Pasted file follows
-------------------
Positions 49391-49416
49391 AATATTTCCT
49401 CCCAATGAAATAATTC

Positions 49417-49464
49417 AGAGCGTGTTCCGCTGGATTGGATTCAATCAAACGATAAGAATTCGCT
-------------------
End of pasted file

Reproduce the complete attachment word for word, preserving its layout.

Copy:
Positions 49391-49416
49391 AATATTTCCT
49401 CCCAATGAAATAATTC

Positions 49417-49464
49417 AGAGCGTGTTCCGCTGGATTGGATTCAATCAAACGATAAGAATTCGCT